24 May 2019
4 Mins Read
A Joe’s Journey
Meet Joe Tamunotonye, Design Consultant and Product Designer at Big Cabal.
One does not always have to cross seven seas and seven mountains to solve big problems. In the world of Joseph Tamunotonye, Design is a simple, yet profoundly effective problem-solving activity. With a background in Civil Engineering, Joe currently specializes in Interaction Design and consults with SMEs in Africa and works with Big Cabal Media (BCM) from his home office.
Early 2011, while in college, a friend introduced Graphics Design to Joe, sparking his curiosity about its theories and software. He went on to bury his head in books, figuring things out on his own before finally dedicating a whole year to immerse himself in the craft.
Over these seven years of active designing, Joe has worked in a variety of Design-related roles at Portrait Media, Mesh Advertising and Design Studio, Ringier Nigeria and now at Big Cabal Media where he serves as the Product Designer. Along the line, he earned recognition as an upcoming designer in 2016 and was identified among the Top 10 industry experts in design by Facebook Hub in 2018, the same year he spoke at TEDxPortHarcourt Salon.
As far as design is concerned, Joe believes there is no single source of inspiration. It sometimes comes through nature, people, animation, philosophy or through his wife. Regardless of the source of inspiration, “every design should cater to a need; should solve a problem – business problems, customer problems, or societal problems. I believe the solution should be so simple it scales, that is, it becomes applicable to other cases or fields.”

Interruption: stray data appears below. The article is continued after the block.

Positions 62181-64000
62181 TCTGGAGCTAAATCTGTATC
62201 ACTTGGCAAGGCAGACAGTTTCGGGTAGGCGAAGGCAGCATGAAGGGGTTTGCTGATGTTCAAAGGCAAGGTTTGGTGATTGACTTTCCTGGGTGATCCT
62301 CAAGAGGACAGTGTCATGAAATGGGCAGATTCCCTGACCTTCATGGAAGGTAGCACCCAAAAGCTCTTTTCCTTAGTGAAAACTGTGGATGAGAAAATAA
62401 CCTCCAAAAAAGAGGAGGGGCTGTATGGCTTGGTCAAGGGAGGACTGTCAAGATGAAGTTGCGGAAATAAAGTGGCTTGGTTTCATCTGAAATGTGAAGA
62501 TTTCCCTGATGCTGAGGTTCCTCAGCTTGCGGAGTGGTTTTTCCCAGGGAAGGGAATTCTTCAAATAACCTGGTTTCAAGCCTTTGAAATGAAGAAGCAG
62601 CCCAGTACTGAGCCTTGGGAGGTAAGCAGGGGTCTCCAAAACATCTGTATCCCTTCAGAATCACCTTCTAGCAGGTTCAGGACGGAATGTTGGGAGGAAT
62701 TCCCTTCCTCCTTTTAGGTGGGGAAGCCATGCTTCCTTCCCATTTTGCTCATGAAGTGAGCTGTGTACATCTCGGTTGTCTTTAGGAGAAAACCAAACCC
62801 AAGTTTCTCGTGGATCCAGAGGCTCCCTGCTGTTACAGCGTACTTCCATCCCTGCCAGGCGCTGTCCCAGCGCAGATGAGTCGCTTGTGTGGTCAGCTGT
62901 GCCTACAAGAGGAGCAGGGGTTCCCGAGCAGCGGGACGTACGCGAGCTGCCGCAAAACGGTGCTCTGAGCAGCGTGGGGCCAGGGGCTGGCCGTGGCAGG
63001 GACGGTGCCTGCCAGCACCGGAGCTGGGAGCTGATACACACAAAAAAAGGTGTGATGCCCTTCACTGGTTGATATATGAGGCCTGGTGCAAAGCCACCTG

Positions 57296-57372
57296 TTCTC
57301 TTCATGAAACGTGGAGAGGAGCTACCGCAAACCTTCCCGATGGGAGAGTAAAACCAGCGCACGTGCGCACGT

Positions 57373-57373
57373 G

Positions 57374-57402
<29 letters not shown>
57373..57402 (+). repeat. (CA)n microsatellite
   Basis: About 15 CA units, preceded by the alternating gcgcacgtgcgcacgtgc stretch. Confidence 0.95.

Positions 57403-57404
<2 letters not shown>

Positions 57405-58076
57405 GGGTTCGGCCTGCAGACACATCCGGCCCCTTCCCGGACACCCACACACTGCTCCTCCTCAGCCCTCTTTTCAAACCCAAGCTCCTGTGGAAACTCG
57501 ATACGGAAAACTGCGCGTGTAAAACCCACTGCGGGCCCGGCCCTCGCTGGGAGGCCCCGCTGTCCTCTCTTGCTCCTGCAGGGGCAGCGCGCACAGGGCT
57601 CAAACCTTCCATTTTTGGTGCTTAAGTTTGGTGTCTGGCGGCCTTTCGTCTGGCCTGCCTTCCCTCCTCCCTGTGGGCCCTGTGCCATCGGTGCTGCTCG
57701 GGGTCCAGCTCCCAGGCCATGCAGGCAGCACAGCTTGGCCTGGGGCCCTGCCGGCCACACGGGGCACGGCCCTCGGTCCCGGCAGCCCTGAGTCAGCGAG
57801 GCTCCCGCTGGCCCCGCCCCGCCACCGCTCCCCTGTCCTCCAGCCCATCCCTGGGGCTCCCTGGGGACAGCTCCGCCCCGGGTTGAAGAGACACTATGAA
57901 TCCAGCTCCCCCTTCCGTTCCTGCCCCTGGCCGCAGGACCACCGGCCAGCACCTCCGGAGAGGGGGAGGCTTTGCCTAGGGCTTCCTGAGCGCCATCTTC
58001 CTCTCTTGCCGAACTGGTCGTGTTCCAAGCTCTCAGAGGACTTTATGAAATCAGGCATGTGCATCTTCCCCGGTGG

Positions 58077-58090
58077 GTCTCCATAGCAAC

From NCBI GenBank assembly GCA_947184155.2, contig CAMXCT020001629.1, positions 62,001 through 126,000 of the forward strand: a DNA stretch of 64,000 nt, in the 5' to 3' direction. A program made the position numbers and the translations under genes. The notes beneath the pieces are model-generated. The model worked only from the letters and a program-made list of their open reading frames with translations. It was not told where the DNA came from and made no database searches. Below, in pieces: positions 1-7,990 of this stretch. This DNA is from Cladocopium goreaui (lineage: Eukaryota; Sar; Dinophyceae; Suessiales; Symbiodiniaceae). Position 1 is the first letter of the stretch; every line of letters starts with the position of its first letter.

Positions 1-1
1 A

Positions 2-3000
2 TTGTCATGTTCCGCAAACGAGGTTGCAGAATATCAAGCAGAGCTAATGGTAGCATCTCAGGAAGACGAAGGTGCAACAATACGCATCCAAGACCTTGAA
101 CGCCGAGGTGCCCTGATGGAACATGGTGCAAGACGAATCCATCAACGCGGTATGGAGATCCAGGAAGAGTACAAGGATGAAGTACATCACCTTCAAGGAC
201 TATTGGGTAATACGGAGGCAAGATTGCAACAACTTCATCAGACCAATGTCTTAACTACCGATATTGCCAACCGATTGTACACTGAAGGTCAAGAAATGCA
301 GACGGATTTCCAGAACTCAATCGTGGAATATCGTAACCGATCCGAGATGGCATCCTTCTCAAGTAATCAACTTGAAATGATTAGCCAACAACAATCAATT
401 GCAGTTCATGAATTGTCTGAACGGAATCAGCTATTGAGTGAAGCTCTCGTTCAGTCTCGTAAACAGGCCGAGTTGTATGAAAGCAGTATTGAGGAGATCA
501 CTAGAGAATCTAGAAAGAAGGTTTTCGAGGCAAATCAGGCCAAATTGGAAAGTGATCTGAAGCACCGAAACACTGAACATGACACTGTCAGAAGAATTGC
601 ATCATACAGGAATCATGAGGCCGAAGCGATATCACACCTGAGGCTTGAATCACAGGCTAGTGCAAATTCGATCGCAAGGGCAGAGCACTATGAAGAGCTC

A recent example is the ‘Get Your PVC’ campaign sponsored by Facebook in partnership with Nigeria’s Independent National Electoral Commission (INEC). There has always been the problem of uncollected/abandoned Permanent Voter’s Cards in the country. Prior to the 2019 general elections, INEC and civil society organizations sought to minimize the disenfranchisement usually accounted for by abandoned PVCs. Joe and the content team at Zikoko created a lightweight explainer to help Nigerians get their PVCs as simply as possible.
The results were outstanding and that put Joe’s team under Facebook’s radar to sponsor future projects. This commendation could also be extended to his earlier works with Business Insider, New York Times and Ringier Africa Digital Publishing.
Joe Tamunotonye’s design process often depends on the complexity of the project, timeline, and deliverables. For a typical six-week project, for instance: “First, a sit-down session with the client to define the problem, understand their business objectives, their market and competition.” Next is to define the desired state and agree on the success metrics. Finally, we decide on the price, timeline and deliverables. Then, the craft; based on the sit-down session, I research, create a stylescape (mood board), share the stylescape with the client for feedback and validation. Then I build a prototype and share again for feedback before the creating the final piece.”
But Joe is never satisfied with his stature as a designer; often nursing doubts about his accomplishments and hungry for improvements. Drawing influences from Donald Okudu, Dieter Rams, Paul Rand and Johnny Ivy, Joe looks into the future of design with hope and courage, affirming that design will evolve based on human-versus-business needs.